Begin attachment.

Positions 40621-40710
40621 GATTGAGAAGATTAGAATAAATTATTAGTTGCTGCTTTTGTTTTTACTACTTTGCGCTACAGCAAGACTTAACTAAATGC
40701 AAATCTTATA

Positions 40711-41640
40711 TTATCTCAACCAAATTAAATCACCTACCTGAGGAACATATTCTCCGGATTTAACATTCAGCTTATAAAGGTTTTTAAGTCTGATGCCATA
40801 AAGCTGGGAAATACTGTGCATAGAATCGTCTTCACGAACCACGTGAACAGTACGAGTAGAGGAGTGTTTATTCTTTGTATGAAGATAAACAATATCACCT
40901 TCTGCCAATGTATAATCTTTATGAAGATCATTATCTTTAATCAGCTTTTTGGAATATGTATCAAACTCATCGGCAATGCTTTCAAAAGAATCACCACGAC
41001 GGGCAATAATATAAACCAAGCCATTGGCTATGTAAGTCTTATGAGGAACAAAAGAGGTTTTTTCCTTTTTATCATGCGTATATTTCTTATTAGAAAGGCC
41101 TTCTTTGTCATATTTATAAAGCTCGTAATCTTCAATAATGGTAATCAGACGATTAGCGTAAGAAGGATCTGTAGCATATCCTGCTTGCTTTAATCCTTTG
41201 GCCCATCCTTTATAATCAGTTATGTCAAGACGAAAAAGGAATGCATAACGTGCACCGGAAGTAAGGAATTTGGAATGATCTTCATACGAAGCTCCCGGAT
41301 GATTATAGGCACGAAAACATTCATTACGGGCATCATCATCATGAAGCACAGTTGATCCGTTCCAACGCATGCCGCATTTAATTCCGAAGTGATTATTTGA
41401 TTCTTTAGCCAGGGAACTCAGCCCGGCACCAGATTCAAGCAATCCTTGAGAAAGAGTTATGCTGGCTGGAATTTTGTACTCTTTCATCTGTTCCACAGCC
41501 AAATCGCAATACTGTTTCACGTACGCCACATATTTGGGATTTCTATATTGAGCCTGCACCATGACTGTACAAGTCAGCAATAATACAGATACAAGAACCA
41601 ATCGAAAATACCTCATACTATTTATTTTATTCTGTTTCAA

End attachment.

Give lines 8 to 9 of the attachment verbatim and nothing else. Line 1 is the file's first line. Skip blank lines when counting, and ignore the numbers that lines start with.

41001 GGGCAATAATATAAACCAAGCCATTGGCTATGTAAGTCTTATGAGGAACAAAAGAGGTTTTTTCCTTTTTATCATGCGTATATTTCTTATTAGAAAGGCC
41101 TTCTTTGTCATATTTATAAAGCTCGTAATCTTCAATAATGGTAATCAGACGATTAGCGTAAGAAGGATCTGTAGCATATCCTGCTTGCTTTAATCCTTTG